Cruise industry offers ideas to allow resumed sailings

  • Tourists sailing on the Holland America Line cruise ship Zaandam come ashore in Sitka in this 2012 file photo. Big changes are in the works for the industry to allow for sailings to resume after a devastating summer of cancelations. (Photo/File/Daily Sitka Sentinel)

Cruise companies are stepping up their pressure on U.S. health authorities to allow them to cruise again amid the COVID-19 pandemic.

On Sept. 21, Royal Caribbean Group and Norwegian Cruise Line Holdings submitted health and safety protocols to the U.S. Centers for Disease Control and Prevention as part of the agency’s request for public comments about how to safely resume cruises. The protocols include testing all passengers and crew for COVID-19 before boarding, requiring masks and expanding medical capabilities on cruise ships.

The cruise industry’s lobbying group, Cruise Lines International Association, sent a separate, less-specific list of recommendations to the CDC on Sept. 21, vowing that all cruise companies will require testing before boarding, masks and social distancing; improve ventilation and medical capabilities; and limit shore excursions. Sept. 21 was the final day to submit public comments to the CDC about cruising during the COVID-19 pandemic.

The CDC has banned cruises in the U.S. until Oct. 1, and most cruise lines have said they will not resume cruises until at least Oct. 31.

“We’ve learned a lot in six months,” said Royal Caribbean Group Chairman Richard Fain. “Our job was to find a way going forward to learn from the past, and not to repeat it.”

Norwegian Cruise Line Holdings CEO Frank Del Rio said it was “absolutely” safe to resume cruises again, citing the announced protocols.

“There is not one silver bullet,” he said. “It’s layer on top of layer on top of layer … We’re going to test it, make adjustments along the way.”

A spokesperson for the CDC said the agency has not requested plans to resume passenger cruises from the companies.

“Currently, CDC does not have enough information to say when it will be safe for cruise ships to resume passenger operations,” the spokesperson said in an email. “CDC will continue to work with cruise lines to ensure that all necessary public health procedures are in place before cruise lines begin sailing with passengers.”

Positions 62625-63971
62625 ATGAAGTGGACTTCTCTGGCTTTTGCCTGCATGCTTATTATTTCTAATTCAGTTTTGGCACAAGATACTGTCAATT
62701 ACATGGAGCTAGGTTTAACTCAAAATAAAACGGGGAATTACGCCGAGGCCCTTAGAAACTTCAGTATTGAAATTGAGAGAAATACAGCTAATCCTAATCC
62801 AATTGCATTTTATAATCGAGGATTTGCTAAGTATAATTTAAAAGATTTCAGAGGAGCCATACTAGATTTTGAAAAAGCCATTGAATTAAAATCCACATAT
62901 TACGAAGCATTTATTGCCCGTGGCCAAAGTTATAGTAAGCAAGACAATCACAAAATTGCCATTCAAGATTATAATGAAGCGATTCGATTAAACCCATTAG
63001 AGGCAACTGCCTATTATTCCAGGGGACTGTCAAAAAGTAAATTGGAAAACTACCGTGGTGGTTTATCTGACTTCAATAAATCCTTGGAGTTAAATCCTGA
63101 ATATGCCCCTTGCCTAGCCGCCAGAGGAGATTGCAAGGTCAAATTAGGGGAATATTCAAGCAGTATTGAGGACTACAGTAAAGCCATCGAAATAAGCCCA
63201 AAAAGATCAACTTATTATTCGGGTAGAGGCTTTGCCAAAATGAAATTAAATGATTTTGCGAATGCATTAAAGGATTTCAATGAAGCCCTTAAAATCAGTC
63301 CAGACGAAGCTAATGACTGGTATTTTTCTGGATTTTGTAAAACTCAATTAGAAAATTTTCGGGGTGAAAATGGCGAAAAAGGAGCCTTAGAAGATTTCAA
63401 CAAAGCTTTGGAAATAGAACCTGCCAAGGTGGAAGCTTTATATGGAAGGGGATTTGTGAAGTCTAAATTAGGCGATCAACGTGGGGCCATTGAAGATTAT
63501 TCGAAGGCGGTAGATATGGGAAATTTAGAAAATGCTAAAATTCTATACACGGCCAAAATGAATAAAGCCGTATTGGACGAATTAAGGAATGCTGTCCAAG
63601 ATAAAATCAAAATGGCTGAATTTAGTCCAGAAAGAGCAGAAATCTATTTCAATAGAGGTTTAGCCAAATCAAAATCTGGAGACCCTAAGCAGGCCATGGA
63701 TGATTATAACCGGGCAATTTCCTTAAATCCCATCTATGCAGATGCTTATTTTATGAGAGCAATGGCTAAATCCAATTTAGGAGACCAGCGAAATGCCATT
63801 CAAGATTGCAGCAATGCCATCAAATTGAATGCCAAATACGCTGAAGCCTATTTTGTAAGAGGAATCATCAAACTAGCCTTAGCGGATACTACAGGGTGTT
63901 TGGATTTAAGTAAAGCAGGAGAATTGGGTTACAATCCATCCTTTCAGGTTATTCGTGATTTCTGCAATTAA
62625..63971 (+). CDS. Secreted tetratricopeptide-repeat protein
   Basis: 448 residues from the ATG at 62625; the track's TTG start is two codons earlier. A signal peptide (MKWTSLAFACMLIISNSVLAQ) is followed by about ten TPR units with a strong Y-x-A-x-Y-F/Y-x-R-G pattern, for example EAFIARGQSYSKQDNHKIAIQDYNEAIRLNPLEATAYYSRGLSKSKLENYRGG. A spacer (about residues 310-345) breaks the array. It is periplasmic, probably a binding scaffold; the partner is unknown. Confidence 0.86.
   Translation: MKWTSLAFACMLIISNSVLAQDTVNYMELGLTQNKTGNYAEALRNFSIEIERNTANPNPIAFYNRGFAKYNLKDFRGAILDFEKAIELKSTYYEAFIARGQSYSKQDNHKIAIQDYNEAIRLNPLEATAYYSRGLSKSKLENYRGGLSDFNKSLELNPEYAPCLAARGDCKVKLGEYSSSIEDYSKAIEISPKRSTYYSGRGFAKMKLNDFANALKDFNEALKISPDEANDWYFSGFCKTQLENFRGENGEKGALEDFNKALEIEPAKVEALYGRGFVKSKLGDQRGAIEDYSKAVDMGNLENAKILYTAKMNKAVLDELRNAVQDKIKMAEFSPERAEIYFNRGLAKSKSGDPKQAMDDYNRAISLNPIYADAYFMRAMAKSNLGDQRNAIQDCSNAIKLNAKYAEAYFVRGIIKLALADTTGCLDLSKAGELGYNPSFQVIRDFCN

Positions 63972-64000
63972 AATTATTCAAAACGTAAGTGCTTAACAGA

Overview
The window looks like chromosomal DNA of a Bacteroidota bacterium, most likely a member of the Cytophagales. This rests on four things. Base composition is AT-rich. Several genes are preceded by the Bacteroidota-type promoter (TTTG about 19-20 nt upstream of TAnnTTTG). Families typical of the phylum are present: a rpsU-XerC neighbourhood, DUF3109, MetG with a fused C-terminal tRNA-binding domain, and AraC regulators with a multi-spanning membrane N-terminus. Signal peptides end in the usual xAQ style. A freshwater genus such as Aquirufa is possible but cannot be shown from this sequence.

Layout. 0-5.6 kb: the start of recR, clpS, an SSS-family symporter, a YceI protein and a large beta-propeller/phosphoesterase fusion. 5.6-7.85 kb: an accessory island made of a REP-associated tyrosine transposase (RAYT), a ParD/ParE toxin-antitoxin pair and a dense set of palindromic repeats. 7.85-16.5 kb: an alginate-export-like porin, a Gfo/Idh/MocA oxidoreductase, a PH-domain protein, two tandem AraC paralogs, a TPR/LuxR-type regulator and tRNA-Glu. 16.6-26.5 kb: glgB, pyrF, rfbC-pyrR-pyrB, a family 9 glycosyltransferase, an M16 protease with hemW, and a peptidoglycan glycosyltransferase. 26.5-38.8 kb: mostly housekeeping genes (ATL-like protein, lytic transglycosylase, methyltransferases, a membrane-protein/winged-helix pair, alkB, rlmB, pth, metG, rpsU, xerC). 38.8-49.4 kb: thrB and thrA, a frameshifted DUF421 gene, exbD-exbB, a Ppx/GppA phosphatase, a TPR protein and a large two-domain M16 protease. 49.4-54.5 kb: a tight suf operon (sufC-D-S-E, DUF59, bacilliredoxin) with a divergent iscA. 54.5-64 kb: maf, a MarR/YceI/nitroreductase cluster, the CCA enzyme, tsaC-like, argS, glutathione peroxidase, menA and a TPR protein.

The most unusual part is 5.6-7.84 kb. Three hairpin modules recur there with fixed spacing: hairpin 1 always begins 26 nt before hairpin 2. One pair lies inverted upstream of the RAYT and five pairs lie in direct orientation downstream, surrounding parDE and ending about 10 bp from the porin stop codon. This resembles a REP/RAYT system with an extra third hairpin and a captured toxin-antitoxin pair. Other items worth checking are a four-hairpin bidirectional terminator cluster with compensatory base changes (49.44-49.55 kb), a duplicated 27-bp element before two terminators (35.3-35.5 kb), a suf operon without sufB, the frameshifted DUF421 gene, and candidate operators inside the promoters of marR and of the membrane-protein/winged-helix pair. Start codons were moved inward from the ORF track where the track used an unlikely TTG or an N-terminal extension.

Carnival Corporation CEO Arnold Donald said it typically takes 30 days to get a laid-up ship running again.

The 74 recommended protocols submitted to the CDC on Sept. 21 by Royal Caribbean Group and Norwegian Cruise Line Holdings were hashed out by a panel of experts, including several that used to work for the CDC.

The panel said it is impossible to eliminate the risk of COVID-19 spread at sea, but with their recommendations, that risk can be minimized. The panel did not determine an infection threshold on land that would make it safe to resume cruises but instead focused on what companies can do to bolster health and safety on ships.

“Getting down to zero risk is not likely,” said former Utah Gov. Mike Leavitt, who chaired the Royal Caribbean Group and Norwegian Cruise Line Holdings panel. “Therefore we have to have the component of mitigating spread and ability to respond.”

Some of the recommendations include:

• All passengers should be tested for COVID-19 between five days and 24 hours prior to boarding

• Crew should be tested in their home countries before leaving to join a ship and then again at the end of a seven-day on board quarantine period, ideally using PCR tests.

• Both passengers and crew should have their temperatures taken daily.

• Cruise companies should visit only ports that agree to evacuate and repatriate sick people on board.

• All ship heating and air-conditioning systems should be upgraded to MERV 13 filters, similar to those used by hospitals.

• Ships should lower doctor-to-passenger ratios on board.

• Crew should live in single cabins whenever possible and be allowed limited shore leave.

• Passengers who don’t attest that they agree to protocols not be allowed to cruise.

A protocol that was floated in March as cruise companies scrambled to try to avert a shutdown was barring passengers over 70 years old, who are particularly vulnerable to the effects of COVID-19. That was scrapped by the panel. Passengers who are at higher risk will instead be advised to consult with their doctors before cruising.

Carnival Corporation, the largest cruise company in the world, endorsed the CLIA proposals, which include testing; that’s already being conducted on its Costa Cruises ships in Italy.

“This has been probably the most difficult period in our industry’s 50 year history,” said CEO Donald. “We are on a path with the industry to resume cruise operations in the U.S. using the knowledge from our advisors and in full cooperation with the authorities.”

Preventing COVID-19 spread on cruise ships is exceptionally difficult, health experts say. At least 110 passengers and crewmembers have died from COVID-19, at least 38 in Florida, according to a Miami Herald investigation, and at least 86 ships have been affected — approximately one-third of the global cruise fleet.

Cruise companies have struggled to contain COVID-19 outbreaks among crew members on their ships during the industry’s pause. On several occasions, even after months of isolation at sea, crew members tested positive upon returning to their home countries.

CDC data obtained by the Miami Herald via a Freedom of Information Act request shows at least seven ships in U.S. waters during the month of August reported COVID-19 or COVID-like illnesses to the CDC that month. Carnival Corporation and Virgin Voyages pulled their ships out of U.S. waters in June and are no longer reporting illnesses to the agency.

Norwegian Cruise Line Holdings is reporting from just three of its ships.

Updated: 
09/23/2020 - 8:57am